Archive for the ‘Children and Teens’ Category
It can be challenging to know how to react when you notice a friend exhibiting signs of a mental health condition. It’s important first to be able to recognize those warning signs and to then be able to talk with your friend about their situation in a way that is comfortable for them. NAMI has created this infographic to highlight a few steps you should follow in order to help a friend that is going through problems with their mental health. To download the graphic http://bit.ly/1qk7LBZ
It’s nearing the end of National Public Health Week 2016. Outreach and Special Populations Branch provides a variety of reliable information resources to help improve public health information access, including:
HealthReach – Multilingual and multicultural public health information for those working with or providing care to individuals with limited English proficiency.
HIV/AIDS Information for Specific Populations – Comprehensive HIV/AIDS information for scientists, physicians, educators, and consumers.
Multi-Cultural Resources for Health Information – Information about cultural competency, tools, health literacy, research, and policy.
K-12 Science and Health Education – Working with teachers and science experts to provide free reliable resources to help introduce, reinforce, and supplement education.
The Asthma and Allergy Foundation of America (AAFA), in collaboration with the Centers for Disease Control and Prevention (CDC)’s National Asthma Control Program, has developed a new health education program, Wee Breathers. This interactive program is for health professionals who teach parents of young children about managing asthma. It can be used during home visits, one-on-one or in group classes for parents in child care centers. Materials for families are in English and Spanish, and are at a sixth grade reading level or lower.
Wee Breathers: http://bit.ly/1q9EKcN
A Snapshot of Behavioral Health Issues for Asian American/Native Hawaiian/Pacific Islander Boys and MenWednesday, March 16th, 2016
From Substance Abuse and Mental Health Services Administration (SAMHSA), this meeting summary highlights issues specific to Asian American, Native Hawaiian, and Pacific Islander (AANHPI) males. This report will provide clinicians with data on the prevalence of depression, suicide, and substance use disorder within the population. Pub id: SMA16-4959 http://1.usa.gov/1S4hq9c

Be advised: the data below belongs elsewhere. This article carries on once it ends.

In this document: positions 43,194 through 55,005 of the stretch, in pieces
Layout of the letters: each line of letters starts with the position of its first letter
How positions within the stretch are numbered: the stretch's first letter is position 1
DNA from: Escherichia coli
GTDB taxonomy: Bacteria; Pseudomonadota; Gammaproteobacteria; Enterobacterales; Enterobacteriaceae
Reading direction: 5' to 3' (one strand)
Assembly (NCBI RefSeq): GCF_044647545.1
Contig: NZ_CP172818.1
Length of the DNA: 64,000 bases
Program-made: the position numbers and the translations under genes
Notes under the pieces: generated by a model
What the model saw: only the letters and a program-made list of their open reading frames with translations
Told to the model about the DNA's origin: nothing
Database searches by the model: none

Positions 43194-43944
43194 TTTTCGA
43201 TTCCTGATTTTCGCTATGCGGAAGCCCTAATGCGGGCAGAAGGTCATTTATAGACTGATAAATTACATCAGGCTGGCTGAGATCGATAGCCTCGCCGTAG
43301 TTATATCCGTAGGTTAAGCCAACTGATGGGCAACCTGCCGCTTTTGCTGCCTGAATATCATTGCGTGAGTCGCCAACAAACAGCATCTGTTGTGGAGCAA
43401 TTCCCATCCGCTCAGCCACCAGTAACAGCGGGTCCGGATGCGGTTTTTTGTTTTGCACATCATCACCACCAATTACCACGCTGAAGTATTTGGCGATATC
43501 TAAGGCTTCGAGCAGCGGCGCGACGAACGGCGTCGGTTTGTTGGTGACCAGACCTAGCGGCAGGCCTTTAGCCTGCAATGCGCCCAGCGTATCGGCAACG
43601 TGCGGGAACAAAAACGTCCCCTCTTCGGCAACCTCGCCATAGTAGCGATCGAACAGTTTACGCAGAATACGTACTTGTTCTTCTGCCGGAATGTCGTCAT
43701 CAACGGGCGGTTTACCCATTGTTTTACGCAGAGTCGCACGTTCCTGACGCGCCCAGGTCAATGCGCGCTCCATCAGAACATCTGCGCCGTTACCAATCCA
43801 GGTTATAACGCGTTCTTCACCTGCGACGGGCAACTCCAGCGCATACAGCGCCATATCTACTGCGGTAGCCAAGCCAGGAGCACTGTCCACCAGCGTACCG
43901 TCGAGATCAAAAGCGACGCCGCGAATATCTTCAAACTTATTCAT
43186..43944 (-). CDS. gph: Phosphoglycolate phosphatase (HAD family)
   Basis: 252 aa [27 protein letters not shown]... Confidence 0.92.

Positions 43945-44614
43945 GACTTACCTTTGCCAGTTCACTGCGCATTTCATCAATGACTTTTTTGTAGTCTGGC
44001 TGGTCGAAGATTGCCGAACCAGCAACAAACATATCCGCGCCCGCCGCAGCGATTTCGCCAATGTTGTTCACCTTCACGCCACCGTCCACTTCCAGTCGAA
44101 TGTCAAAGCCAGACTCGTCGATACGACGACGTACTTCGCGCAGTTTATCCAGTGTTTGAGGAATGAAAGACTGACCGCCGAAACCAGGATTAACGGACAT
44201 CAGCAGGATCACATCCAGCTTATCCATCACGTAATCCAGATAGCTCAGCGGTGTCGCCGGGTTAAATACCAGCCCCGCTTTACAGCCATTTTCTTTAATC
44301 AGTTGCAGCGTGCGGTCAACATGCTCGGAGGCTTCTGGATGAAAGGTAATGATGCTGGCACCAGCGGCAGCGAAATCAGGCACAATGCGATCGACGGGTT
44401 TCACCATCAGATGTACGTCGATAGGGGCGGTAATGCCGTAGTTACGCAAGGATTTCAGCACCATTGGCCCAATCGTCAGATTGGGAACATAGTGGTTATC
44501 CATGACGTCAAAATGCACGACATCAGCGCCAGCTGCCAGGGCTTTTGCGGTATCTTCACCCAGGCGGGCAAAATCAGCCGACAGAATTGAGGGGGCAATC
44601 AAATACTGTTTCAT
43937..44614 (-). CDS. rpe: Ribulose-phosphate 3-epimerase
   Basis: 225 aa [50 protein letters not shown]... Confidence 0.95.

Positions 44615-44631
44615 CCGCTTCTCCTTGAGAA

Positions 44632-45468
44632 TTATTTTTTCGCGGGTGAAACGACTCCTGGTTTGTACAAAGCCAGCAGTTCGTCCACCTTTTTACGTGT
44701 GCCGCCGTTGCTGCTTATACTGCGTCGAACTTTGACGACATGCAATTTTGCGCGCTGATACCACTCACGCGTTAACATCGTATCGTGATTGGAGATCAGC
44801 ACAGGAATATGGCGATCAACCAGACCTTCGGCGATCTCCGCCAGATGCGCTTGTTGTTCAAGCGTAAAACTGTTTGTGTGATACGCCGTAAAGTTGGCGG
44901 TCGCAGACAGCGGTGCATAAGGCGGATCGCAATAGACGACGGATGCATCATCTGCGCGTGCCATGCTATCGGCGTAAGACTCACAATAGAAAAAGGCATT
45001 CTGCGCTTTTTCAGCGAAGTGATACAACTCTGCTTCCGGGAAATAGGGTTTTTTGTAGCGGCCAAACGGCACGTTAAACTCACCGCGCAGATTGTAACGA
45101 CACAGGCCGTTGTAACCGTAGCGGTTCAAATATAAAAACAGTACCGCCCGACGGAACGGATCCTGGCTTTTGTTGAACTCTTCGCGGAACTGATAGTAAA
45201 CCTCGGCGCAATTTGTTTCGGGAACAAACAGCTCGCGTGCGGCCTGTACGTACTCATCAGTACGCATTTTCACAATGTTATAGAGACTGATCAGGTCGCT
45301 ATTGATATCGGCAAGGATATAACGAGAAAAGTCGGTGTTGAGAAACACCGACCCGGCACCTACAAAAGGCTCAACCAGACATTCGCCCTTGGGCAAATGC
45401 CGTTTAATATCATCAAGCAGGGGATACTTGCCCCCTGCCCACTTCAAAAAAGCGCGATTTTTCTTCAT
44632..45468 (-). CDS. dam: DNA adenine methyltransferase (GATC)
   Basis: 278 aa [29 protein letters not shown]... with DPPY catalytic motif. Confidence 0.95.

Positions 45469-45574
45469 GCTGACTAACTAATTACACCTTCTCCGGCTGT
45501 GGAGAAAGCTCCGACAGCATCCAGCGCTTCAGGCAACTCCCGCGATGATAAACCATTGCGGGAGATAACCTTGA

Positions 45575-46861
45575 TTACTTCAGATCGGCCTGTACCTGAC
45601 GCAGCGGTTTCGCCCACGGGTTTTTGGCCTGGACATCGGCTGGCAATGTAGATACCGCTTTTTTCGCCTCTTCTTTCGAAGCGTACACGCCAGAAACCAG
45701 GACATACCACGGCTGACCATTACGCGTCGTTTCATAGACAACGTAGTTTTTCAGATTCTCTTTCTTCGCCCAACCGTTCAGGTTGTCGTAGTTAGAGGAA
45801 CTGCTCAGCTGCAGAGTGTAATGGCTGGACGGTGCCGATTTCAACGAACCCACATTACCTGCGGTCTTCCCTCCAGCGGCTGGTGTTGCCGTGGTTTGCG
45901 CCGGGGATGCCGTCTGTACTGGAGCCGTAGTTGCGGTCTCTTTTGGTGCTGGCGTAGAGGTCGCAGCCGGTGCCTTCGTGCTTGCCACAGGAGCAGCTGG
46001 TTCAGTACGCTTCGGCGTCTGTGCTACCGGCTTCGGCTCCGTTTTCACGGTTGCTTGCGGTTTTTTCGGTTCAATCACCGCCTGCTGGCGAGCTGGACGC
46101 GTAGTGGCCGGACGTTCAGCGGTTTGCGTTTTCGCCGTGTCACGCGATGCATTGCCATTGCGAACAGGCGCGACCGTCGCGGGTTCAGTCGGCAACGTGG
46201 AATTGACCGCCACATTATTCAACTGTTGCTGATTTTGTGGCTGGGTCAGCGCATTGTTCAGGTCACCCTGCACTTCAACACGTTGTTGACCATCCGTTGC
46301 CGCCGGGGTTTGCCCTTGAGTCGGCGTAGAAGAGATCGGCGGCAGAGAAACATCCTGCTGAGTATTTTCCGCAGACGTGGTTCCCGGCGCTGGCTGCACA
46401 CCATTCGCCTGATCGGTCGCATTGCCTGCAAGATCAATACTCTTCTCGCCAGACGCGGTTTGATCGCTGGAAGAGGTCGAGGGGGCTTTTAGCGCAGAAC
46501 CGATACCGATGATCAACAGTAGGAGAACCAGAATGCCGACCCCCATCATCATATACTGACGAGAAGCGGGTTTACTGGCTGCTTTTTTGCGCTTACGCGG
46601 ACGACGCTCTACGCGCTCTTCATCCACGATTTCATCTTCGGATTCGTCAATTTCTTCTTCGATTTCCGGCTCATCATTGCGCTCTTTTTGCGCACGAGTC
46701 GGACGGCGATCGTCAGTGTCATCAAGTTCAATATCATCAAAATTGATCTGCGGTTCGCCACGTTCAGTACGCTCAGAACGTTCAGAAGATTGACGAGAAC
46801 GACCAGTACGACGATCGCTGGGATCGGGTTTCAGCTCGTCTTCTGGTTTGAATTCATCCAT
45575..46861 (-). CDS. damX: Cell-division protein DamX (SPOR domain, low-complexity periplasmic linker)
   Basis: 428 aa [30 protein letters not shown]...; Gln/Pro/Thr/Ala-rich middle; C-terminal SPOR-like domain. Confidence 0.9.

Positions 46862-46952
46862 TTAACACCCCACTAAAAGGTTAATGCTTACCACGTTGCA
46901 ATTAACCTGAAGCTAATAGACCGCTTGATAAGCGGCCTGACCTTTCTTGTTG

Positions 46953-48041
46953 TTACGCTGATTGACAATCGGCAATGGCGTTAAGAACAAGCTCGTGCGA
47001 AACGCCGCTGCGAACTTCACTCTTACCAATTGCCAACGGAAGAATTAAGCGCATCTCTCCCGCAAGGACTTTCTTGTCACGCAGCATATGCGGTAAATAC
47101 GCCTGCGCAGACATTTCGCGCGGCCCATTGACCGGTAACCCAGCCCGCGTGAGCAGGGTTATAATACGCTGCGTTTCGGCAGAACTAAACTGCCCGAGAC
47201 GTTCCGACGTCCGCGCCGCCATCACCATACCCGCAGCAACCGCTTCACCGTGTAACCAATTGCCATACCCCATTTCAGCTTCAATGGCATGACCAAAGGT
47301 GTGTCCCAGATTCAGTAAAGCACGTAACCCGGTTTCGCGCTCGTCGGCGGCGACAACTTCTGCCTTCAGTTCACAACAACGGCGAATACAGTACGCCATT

The First Lady is once again teaming up with PBS flagship station WGBH Boston, the U.S. Department of Education, and the U.S. Department of Agriculture to host the fifth annual Healthy Lunchtime Challenge to promote cooking and healthy eating among young people across the nation.
The challenge invites kids ages 8-12, in collaboration with a parent or guardian, to create an original recipe that is healthy, affordable, and delicious. One winner from each U.S. state, territory, and the District of Columbia will win the opportunity to be flown to Washington, DC and the opportunity to attend the 2016 Kids’ “State Dinner” here at the White House, where a selection of the winning recipes will be served. Don’t forget to submit by April 4! Learn more at http://1.usa.gov/1QyHF7a
Though cigarette use has declined among middle and high school students, use of electronic cigarettes increased among middle and high school students from 2011 to 2014, according to the CDC.
- Nearly 4 of every 100 middle school students (3.9%) reported in 2014 that they used electronic cigarettes in the past 30 days—an increase from 0.6% in 2011.
- More than 13 of every 100 high school students (13.4%) reported in 2014 that they used electronic cigarettes in the past 30 days—an increase from 1.5% in 2011.
Adolescence is a critical time for brain development and exposure to nicotine can have lasting harmful effects. The National Institute on Drug Abuse offers an infographic illustrating the statistics of e-cigarettes and youth http://1.usa.gov/1LN6c9F
MedlinePlus includes teen information for teens about e-cigarettes at MedlinePlus http://1.usa.gov/21TRXXZ as well as how they are being advertised to youth from a recent CDC Vital Signs report http://1.usa.gov/1R1uCZ2
Adapted from healthfinder.gov (Health Day News)
Research shows that students, who have attention deficit hyperactivity disorder (ADHD) and fidget in the classroom, may learn better. Until more is known, it is recommended that students should not have total control in the classroom and thus parents and teachers should focus less whether a child is sitting still and more on whether their work is completed. For more information, please visit: 1.usa.gov/218caDH
To learn more about ADHD, please visit the Centers for Disease Control and Prevention webpage: 1.usa.gov/1pnQyrm
Making Meetings More Active
Go4Life suggests some simple ways to be active during meetings and breaks: http://1.usa.gov/1oKshf3
Exercise + Classwork May = Better Math Scores (and Spelling Grades)
Excerpt from HealthFinder.gov and HealthDay News
“Dutch researchers found that second- and third-graders given “physically active” lessons did better on math and spelling tests, compared with their peers who learned the old-fashioned way.
Experts not involved with the study called the findings “encouraging.” But they also said it’s too soon to push for physically active classrooms everywhere.”
To read the full article, visit http://1.usa.gov/1VHjQez
According to the Centers for Disease Control, 20% of school-aged children have untreated tooth decay.
MedlinePlus has resources for preventing tooth decay and other dental health issues, from birth through adulthood.
Child Dental Health: http://1.usa.gov/1QtrW6d
Dental Health: http://1.usa.gov/1TAdTCj